The “Saturday Night Fever” and “Pulp Fiction” star says a turn as a villain in a 007 movie would let him “close the chapter”
John Travolta would say yes to playing the next Dr. No.
The “Saturday Night Fever” and “Pulp Fiction” star said being a baddie in a 007 film is a dream that he'd like to see become reality, and would let him “close the chapter” on playing villains.
“I would love that,” he said in an interview with the U.K.'s Telegraph. “They're going a different way with their villain in this next film but I've spoken to (Bond movie producer) Barbara Broccoli about it and she loves the idea, so that would be great.”
Travolta will next be seen in the heist movie “The Forger,” then as John Gotti Sr. in a 2015 biopic about the mobster, “Gotti: In the Shadow of My Father.”
He offered his thoughts on a number of subjects in the interview:
On hearing the BeeGees’ “Night Fever” in a bar: “Of course it makes me smile,” he says. “And it makes me feel very validated. But I also have this fear that people are going to expect me to get up and dance.”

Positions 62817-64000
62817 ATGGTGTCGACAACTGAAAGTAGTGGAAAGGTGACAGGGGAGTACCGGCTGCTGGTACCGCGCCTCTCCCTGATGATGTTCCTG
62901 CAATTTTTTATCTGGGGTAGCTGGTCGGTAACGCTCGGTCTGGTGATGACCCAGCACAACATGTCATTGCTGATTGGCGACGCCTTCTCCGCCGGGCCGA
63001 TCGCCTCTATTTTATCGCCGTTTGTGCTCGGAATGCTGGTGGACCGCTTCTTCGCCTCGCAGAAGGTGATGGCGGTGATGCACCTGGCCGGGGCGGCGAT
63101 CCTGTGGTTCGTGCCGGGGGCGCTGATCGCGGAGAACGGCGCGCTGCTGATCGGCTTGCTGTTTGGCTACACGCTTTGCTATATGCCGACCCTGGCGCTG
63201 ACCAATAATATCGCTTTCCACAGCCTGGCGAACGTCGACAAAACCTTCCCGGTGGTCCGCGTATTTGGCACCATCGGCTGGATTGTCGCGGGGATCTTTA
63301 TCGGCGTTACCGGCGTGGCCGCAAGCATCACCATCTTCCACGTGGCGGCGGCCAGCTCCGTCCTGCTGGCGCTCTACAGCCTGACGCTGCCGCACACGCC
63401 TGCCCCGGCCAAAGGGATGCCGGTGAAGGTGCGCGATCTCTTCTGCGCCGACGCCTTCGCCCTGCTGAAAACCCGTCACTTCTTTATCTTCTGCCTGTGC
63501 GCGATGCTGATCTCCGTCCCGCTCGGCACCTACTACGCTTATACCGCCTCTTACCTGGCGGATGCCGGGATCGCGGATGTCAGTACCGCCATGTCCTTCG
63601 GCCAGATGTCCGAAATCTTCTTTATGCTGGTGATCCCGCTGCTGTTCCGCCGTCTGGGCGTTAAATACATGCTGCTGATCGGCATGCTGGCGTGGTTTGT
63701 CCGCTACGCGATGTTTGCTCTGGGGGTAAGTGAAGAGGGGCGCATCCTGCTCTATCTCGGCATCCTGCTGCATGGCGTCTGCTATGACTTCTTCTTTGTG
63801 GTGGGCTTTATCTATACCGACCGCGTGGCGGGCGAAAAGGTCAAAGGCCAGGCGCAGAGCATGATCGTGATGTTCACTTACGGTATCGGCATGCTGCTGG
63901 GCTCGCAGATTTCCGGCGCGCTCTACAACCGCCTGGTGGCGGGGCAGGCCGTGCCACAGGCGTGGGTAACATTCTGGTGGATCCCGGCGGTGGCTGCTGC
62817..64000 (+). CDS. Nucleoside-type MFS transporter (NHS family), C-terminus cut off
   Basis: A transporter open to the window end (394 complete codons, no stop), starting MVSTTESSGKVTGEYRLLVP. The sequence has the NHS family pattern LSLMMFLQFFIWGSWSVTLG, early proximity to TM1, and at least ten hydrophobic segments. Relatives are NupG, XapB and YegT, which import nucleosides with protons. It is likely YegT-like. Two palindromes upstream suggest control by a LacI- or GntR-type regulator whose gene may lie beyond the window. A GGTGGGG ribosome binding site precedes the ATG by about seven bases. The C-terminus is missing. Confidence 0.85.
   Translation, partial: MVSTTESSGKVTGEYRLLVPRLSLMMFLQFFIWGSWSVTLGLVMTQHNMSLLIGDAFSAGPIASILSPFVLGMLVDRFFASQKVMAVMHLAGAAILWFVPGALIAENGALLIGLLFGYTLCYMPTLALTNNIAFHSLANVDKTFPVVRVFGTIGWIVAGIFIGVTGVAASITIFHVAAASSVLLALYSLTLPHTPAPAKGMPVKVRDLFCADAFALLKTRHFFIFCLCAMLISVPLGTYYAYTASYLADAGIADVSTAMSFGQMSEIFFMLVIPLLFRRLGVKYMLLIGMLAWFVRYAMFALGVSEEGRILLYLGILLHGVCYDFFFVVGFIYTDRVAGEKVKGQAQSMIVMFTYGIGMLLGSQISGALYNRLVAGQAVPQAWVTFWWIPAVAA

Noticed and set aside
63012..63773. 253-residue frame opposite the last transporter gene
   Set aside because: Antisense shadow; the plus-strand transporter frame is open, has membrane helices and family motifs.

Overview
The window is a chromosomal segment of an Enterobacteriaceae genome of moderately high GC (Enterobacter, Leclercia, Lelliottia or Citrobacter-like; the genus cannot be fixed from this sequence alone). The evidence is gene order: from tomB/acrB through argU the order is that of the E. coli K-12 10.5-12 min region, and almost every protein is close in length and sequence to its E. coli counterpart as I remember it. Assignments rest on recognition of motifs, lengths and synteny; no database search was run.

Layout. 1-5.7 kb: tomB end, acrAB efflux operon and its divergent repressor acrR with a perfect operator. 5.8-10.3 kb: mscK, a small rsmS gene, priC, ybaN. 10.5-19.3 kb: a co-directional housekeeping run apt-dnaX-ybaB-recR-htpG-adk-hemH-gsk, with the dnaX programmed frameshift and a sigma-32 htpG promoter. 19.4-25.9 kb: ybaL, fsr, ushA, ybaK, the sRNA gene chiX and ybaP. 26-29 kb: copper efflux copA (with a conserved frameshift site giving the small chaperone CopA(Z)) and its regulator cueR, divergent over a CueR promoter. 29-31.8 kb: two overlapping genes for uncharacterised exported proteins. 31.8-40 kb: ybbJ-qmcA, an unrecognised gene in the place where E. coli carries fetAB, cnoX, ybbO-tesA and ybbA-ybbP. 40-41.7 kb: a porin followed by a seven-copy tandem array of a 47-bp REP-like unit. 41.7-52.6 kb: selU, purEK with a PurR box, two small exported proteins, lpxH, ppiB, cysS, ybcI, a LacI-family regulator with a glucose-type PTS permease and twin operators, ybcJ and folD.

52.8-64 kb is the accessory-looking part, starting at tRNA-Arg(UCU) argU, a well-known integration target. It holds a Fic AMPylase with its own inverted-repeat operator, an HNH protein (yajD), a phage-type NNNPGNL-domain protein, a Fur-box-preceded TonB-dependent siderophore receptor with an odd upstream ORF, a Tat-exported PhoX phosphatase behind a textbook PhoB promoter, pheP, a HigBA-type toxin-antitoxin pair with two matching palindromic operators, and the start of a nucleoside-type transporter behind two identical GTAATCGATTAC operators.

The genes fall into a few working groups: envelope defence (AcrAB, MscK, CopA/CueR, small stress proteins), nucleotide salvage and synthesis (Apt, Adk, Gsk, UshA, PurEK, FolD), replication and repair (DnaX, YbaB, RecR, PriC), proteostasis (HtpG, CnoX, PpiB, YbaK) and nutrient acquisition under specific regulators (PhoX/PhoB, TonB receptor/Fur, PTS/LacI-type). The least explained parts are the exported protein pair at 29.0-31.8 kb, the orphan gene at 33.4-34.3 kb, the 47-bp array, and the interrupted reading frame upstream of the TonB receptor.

On the 2009 death of 16-year-old son Jett, whom Travolta and his wife Kelly Preston lost after he suffered a seizure: ”I'm probably less terrified of death than your average fellow now, because people so near to me have suffered before their time and I just feel that if they can do it, so can I. The edge – the panic that most people feel – has been taken off death for me. I almost feel like it's disrespectful to fear it when others have been able to do it.”
On the value of Scientology during those difficult times: “I don't know what I would have done if I hadn't had the support of Scientology. I don't think I could have got through it. They were with me every day after Jett died. They even traveled with me when I needed to get away. And for a solid two years it was like that. It was only in the second year that I started to take a break of a day or two just to see how I was doing on my own.”
On his upcoming milestone birthday: “I don't love the idea of turning 60, so I had hoped to keep it under the radar.”